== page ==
In my last post I talked briefly about a very important concept when it comes to the command line,Standard Input and Standard Output. If you would like to have a read you can catch up here :
This post is an introduction on the different ways redirecting input and output can be achieved, what appending is and how it works and in the meantime we will explore ways to check our work during the process and make sure we're on the right path.
Through redirection we direct the input and output of a command to and from different files. It essentially reroutes standard input, standard output and standard error to and from different locations.
To achieve redirection we use
> which is called the
redirect operator.Let's take an example:
echo "hello, world" > world.txt
hello, world is entered as the standard input. The
redirect operator takes the string output from echo which is the
hello, world printed on the screen, and redirects it to a file called
world.txt. This way a new file is created containing already text.
To add more lines of text to a file that already exists we use
>> , the
echo "I am learning the command line" >> world.txt
The appending operator is a useful addition(see what I did there?) to the normal redirect operator.It adds the line to the end of the existing file. It can be used when we want to build up a file gradually, adding new parts to the file as we go along.
To view the contents of files on the screen we use the command
cat. That use of the command is common, however as the name is short for
concatenate , we can also use it to combine the contents of multiple files and therefore it takes multiple arguments. In that case the order matters and we can reverse the order of the files, depending on what content we want to go first.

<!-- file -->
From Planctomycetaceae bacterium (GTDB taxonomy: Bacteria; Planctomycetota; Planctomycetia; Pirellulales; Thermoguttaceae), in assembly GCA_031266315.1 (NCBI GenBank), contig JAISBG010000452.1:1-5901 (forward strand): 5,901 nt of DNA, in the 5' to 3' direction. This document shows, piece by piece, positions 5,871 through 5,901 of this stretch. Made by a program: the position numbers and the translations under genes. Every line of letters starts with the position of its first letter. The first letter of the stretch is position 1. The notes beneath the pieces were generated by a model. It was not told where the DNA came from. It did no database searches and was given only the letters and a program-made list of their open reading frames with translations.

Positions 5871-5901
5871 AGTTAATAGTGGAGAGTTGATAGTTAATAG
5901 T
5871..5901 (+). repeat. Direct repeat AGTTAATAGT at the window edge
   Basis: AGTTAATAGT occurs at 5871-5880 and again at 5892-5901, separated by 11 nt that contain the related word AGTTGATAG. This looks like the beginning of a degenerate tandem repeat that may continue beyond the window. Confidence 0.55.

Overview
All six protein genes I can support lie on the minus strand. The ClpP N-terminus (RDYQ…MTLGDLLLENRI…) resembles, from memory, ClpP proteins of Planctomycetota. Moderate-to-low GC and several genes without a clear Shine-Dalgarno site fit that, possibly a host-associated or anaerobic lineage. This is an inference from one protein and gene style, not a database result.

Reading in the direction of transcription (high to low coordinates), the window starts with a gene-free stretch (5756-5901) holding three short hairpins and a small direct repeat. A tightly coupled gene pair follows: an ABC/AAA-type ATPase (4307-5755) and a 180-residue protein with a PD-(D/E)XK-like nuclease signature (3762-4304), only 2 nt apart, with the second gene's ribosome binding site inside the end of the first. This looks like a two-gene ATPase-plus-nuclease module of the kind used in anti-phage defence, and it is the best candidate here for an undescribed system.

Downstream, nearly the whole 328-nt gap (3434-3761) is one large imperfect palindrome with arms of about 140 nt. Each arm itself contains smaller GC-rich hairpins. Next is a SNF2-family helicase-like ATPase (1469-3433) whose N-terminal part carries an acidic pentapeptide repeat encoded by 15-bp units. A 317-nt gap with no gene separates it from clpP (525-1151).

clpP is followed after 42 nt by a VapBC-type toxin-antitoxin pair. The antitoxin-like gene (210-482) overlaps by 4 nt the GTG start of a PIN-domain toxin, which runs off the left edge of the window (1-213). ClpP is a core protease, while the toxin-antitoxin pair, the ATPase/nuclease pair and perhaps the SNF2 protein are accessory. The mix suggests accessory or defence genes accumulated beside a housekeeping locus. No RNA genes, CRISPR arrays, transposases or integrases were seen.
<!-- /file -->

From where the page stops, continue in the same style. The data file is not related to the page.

In the above example the contents of the file world.txt are displayed.
cat world.txt > coding.txt
In this case,
cat takes the contents of the file on the left and redirects it to the file on the right.The redirect operator overwrites any original content that may exist in
coding.txt. If the file
coding.txt doesn't exist already, it will be created in the process.The new file will be located in the current working directory and it's contents will be the exact same as those of
cat world.txt hello.txt > coding.txt
In this case the output of
world.txt goes first in the file
coding.txt followed by the output of
cp world.txt coding.txt
can work similar to
cat world.txt > coding.txt
Both commands overwrite the content of
coding.txt with that of
world.txt.The difference between them is
cp works like
copy and paste,it copies files and directories.
cat is more like
cut and paste,it is transferring files and directories and creating new files in the process of doing that.
Whenever redirecting or appending contents of files, it's always a good idea to use the
cat command to make sure that our files have the right content and we haven't made any mistakes.
Thank you for reading! 😃